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An appeal has been launched to carry out £400,000 of restoration work on Dunblane’s historic Leighton Library building
The Grade-A listed building at The Cross, erected in the late 17th century, contains around 4500 books – the oldest dating from 1504 – and includes masterpieces and first editions like The Edinburgh Edition of Robert Burns’ poems (1787), Dr Johnson’s Dictionary of the English Language (1755), Thomas Paine’s The Rights of Man (1791), a signed copy of Queen Victoria’s Highland Journal, presented to the Library by Queen Victoria herself, and a first edition of Adam Smith’s Wealth of Nations. There is also a collection of early maps, including a rare American Atlas from 1775.
Alastair MacDonald of the the Leighton Library Restoration Programme said: “We’re keen to raise the profile of this ‘hidden gem’ library for a number of very special reasons. Whilst the book collection is in very good condition, the building housing it, now some 333 years old, is in pressing need of restoration. “In particular cement-based harling applied some forty years ago is now considered detrimental to the fabric, as it effectively prevents the building from breathing and encourages damp in the walls. “This needs to be removed and a breathable lime-based harling applied. Additionally, several areas of stonework are eroded and need repair. The roof and chimneys need repair. The front of the building has a particularly fine marble cartouche from the late 1600s, which once bore the Bishop’s coat of arms. Specialist advice has been received that this too needs to be removed, the fixings replaced, and the whole thing restored by specialist conservators.”
Originally intended to house the collection of Bishop Robert Leighton, who bequeathed his library to Dunblane in 1684, the collection grew over the 18th and 19th centuries. Opening its doors in 1687, the Library was originally intended for the clergy of Dunblane Cathedral. It later became a subscription library and a reading room until the mid-19th century, when it was effectively closed up until restoration by volunteers in the late 1980s. It is now managed by a small charitable trust and opens to the public in the summer season.
Mr MacDonald added that the trustees have set up an executive group to address the conservation project. He said: “We have an architect on board who is qualified in the conservation of historic buildings.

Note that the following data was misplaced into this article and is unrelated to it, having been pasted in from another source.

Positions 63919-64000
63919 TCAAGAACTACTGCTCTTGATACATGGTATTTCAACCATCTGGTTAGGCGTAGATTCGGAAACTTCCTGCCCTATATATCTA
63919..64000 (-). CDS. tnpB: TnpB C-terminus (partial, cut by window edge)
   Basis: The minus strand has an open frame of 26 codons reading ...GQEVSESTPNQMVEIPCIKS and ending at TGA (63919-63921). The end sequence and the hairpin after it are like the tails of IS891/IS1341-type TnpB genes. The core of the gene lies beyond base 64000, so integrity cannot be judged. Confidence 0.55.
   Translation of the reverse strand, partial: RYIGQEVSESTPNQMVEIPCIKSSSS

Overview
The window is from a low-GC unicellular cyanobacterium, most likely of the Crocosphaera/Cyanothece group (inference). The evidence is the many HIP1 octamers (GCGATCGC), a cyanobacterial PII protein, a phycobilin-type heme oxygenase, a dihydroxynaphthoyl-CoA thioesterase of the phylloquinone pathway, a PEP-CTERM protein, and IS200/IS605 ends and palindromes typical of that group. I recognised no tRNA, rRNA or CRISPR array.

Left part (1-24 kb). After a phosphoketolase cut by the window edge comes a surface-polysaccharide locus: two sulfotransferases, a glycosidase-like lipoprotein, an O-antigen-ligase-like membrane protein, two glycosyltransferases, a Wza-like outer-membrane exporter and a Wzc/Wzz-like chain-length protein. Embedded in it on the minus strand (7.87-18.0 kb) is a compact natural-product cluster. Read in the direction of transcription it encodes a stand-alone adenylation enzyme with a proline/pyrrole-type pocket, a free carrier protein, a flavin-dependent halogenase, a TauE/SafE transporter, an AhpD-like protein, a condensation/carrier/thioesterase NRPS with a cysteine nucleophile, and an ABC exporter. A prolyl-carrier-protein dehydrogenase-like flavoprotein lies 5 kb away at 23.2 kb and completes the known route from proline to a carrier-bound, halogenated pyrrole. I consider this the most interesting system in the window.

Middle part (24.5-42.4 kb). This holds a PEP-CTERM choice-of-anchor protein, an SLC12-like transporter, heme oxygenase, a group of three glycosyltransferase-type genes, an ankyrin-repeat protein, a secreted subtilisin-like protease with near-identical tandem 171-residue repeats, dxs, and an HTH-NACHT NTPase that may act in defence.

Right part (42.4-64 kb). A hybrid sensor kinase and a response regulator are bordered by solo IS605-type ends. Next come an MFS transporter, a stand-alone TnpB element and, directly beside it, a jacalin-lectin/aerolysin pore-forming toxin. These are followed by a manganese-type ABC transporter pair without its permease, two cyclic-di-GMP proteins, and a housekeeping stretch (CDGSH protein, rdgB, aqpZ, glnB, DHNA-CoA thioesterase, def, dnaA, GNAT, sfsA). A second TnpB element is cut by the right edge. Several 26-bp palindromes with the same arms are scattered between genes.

“We now have a detailed schedule of required works, for which the current cost estimate is around £390,000. It’s a great deal of money to find. Even although the Trust has a small income from donations, and occasionally benefits from legacies, these reserves cannot even begin to meet the cost of the repairs. “We have made applications to various funding bodies for grants, including Historic Environment Scotland, but there still needs to be a considerable local fundraising effort, for up to at least £150,000 preserve this treasure for future generations. It is hoped, if funding can be secured, to start the repairs early in 2022.”
Following discussions with Stirling Council, and taking on board feedback from potential funders, the group is also looking at how to open up the Undercroft, situated on street level, with the Library on the first floor, both as a community and library asset. Mr MacDonald said: “We hope to work with neighbouring historic sites, such as the Museum and the Cathedral, both of whom get a great many more visitors than us, to promote the Library and the wonderful Cross area of Dunblane.”
Neighbouring hotel Old Churches House, part of tourism and hospitality specialists the Fusion Group of Companies has promised to help the Trust develop a viable plan for private tours for both individuals and tourist groups.
Alex McKie of the Fusion Group said: “We are happy to help in any way we can, perhaps giving a more commercial edge to proceedings by advising on how the Trust can best market the Library; how best to publicise the fund raising, and how to effectively price and promote tours.”
Donations can be made at www.leightonlibrary.org.uk